Honestly, all the woods mentioned above are good, but in the end they all grey/rot/ etc faster when not painted. A really good outdoor finish is to use exterior paint base paint without the tint added. The paint base has all the protective properties except the tint (tint blocks UV), but the other properties of the base paint does a pretty good job. Base paint without tint will dry clear even though it goes on kinda milky.

-- Shameless - Winner of two Stumpy Nubs Awards

View FredIV's profile


121 posts in 2384 days

#11 posted 05-09-2012 11:27 PM

Thanks for the replies and suggestions. Very insightful.

View patcollins's profile


1685 posts in 2859 days

#12 posted 05-10-2012 01:05 AM

Ipe, Black Locust, and Douglas fir are pretty good choices too.

View joebloe's profile


157 posts in 2288 days

#13 posted 05-10-2012 05:05 AM

I like cypress for outdoor projects.I’ve been getting rough cut cypress for $1.25 a board foot

View Bobmedic's profile


379 posts in 2796 days

#14 posted 05-11-2012 04:17 AM

Ipe or teak but they are expensive. Redwood and cedar are naturally durable woods as well as white oak.

View John's profile


190 posts in 3577 days

#15 posted 05-11-2012 07:49 PM


-- John, Long Island, NY

View CharlieM1958's profile


16274 posts in 4212 days

#16 posted 05-11-2012 08:05 PM

I think a lot of folks don’t have much experience with cypress, but it is an excellent outdoor wood. Cypress trees thrive in swamps, after all.

I live in New Orleans where there is lots of heat, rain, and humidity. I’ve had a cypress swing on my back porch for almost 10 years. I put some Thompson’s water seal on it when it was brand new, but I’ve done zero upkeep on it since then (other than wiping bird mess off with a wet rag now and then) and it is still in perfect condition.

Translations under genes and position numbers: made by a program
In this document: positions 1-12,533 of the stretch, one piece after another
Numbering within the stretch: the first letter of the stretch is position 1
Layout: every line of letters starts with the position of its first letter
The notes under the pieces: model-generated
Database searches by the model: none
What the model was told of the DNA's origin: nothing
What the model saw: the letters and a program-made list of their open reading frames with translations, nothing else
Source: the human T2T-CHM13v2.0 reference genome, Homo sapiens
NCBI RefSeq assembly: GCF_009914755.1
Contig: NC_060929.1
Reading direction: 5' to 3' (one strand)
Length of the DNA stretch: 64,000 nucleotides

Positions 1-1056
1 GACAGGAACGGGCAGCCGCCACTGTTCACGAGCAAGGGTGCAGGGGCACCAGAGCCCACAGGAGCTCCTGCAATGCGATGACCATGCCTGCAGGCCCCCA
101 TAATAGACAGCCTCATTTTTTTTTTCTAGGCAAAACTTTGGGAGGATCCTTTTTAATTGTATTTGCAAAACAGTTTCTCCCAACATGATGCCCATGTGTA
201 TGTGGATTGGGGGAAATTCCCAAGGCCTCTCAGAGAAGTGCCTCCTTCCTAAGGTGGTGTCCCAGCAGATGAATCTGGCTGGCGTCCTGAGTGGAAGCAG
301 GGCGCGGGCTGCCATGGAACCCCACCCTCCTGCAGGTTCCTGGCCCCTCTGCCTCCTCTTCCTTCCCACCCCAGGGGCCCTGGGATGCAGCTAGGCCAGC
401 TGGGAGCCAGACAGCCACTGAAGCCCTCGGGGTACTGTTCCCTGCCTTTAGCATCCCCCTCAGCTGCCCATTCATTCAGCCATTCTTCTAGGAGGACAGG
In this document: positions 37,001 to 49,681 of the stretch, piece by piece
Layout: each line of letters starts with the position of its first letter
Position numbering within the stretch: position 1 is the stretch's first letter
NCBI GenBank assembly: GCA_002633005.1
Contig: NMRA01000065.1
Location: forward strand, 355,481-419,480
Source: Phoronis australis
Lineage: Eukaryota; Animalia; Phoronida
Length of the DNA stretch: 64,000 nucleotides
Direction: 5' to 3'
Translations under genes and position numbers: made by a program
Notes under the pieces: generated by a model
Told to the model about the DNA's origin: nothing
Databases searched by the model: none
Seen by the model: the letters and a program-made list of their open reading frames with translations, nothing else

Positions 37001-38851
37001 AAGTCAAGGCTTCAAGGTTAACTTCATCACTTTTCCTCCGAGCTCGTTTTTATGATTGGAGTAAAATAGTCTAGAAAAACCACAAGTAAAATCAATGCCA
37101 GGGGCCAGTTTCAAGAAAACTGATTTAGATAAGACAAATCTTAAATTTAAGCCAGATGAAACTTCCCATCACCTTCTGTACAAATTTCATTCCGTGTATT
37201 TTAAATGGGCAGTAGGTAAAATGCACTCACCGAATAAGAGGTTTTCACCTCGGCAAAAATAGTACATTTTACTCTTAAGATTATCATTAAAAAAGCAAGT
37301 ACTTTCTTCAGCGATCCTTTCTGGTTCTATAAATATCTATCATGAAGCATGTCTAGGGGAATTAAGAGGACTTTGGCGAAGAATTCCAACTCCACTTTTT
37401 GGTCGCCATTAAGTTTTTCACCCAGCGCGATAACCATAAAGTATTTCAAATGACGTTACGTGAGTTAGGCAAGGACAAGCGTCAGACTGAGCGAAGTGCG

-- Charlie M. "Woodworking - patience = firewood"

View Dennisgrosen's profile


10880 posts in 3109 days

#17 posted 05-11-2012 08:30 PM

one of the expencive wood is also the best …thats teak since it have naturel oil thruogh the intire wood
though it turn grey outside if it isn´t taken care of
some like the silvergrey look others don´t
and when you consider how long teak furniture last under very harch wetherconditions
then you maybee wuold consider it to be cheap…. :-)
its not for nothing they use teak on boats
but if you only count on they shuold last about ten years then you can use everything
though you have to add paint/lack to the cost if you use pine ,fir , etc, etc


View patcollins's profile


1685 posts in 2859 days

#18 posted 05-11-2012 10:34 PM

I’ve always wanted to try cypress but I can’t find it here in Maryland.

View joseph05's profile


6 posts in 2029 days

#19 posted 11-05-2012 11:18 AM

The best wood for outdoor furniture will continue to remain strong and sturdy, even after season after season of being beaten by the elements – winds, rain, snow, ice, blistering sun and even the gloom of night.
The big three woods are Western Red Cedar, Northern White Cedar and Teak.
No matter which wood you choose, know that the best wood for outdoor furniture is one that will last for many years to come with little maintenance and no need to put it away for the winter.

View BentheViking's profile


1782 posts in 2558 days

#20 posted 11-05-2012 01:36 PM

I’ve used a lot of spanish cedar for windows and doors, probalby work well on outdoor furniture as well.

-- It's made of wood. Real sturdy.--Chubbs Peterson

View EPJartisan's profile


1118 posts in 3119 days

#21 posted 11-08-2012 11:30 PM

+1 black Locust.. doesn’t rot or decay, turns a beautiful silver if left un treated, won’t twist or bow with moisture, and is very hard and durable… but heavy.. really heavy.

-- " 'Truth' is like a beautiful flower, unique to each plant and to the season it blossoms ... 'Fact' is the root and leaf, allowing the plant grow and bloom again."